One example of adaptation exhibited by oysters is their hard shell, which protects the mollusks from predators. Additionally, as inhabitants of the harsh intertidal zone, where the temperature and water levels fluctuate, oysters have evolved physiological mechanisms to cope with these challenges. According to a study published in the journal “Nature,” oysters have genes that help them cope with the high stress levels caused by the constantly changing climate.
Most of the oyster’s adaptations have evolved in response to their sessile lifestyle. Oysters are similar to plants in this regard, as they cannot travel to obtain food and they must withstand the local environmental conditions. One way oysters have adapted to this lifestyle is by becoming filter feeders. Oysters filter the water in their habitat, retain any organic material and expel minerals and excess water.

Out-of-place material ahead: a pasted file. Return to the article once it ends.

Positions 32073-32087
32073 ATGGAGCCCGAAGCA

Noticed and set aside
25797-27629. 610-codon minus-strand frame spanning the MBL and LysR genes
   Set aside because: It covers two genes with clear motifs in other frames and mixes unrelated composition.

The hard, calcium-based shells of oysters dissuade predators such as octopuses, fish and crabs. The process by which bivalves produce their shells is not fully understood, but like most other bivalves, oysters rely on two different abductor muscles to open and close their shell. A large tendon has evolved to connect the two halves of the shell.
Some oysters are well known for their habit of generating pearls. This occurs when the creature applies layer after layer of mother of pearl to a piece of debris that becomes trapped inside the shell.